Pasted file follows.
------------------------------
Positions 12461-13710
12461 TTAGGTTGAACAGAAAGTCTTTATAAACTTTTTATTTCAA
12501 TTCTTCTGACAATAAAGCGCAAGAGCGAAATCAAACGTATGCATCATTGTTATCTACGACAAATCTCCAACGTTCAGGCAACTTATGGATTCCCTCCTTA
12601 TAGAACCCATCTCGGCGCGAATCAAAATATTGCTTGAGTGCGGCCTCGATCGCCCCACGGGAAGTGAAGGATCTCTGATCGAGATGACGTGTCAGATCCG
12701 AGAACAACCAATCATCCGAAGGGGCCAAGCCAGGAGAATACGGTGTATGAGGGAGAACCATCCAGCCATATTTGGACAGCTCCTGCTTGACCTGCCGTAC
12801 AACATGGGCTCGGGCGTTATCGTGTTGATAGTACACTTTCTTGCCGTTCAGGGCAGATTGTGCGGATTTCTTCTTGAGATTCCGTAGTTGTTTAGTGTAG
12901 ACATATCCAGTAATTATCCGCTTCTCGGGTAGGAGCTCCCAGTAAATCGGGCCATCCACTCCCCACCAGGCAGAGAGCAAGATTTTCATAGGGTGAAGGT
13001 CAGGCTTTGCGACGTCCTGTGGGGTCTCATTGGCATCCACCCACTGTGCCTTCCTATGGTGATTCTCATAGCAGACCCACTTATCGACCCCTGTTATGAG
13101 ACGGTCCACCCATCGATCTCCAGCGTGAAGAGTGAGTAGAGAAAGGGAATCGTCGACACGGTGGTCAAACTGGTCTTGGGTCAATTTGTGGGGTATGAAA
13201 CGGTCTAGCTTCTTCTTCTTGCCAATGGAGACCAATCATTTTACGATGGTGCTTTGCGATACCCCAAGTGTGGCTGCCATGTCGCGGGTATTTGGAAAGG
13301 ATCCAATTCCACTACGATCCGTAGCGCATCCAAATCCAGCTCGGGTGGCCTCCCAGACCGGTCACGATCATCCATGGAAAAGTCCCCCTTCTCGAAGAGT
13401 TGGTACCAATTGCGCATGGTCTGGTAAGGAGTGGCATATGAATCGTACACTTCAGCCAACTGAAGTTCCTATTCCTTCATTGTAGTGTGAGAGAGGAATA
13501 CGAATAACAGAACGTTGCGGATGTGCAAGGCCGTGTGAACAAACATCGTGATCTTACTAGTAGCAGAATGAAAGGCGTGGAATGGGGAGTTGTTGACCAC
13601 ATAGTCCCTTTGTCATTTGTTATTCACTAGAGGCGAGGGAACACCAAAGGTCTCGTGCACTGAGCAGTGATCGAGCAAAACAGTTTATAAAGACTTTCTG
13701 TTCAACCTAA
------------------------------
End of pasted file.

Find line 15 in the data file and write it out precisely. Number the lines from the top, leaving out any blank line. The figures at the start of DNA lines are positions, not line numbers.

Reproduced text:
13701 TTCAACCTAA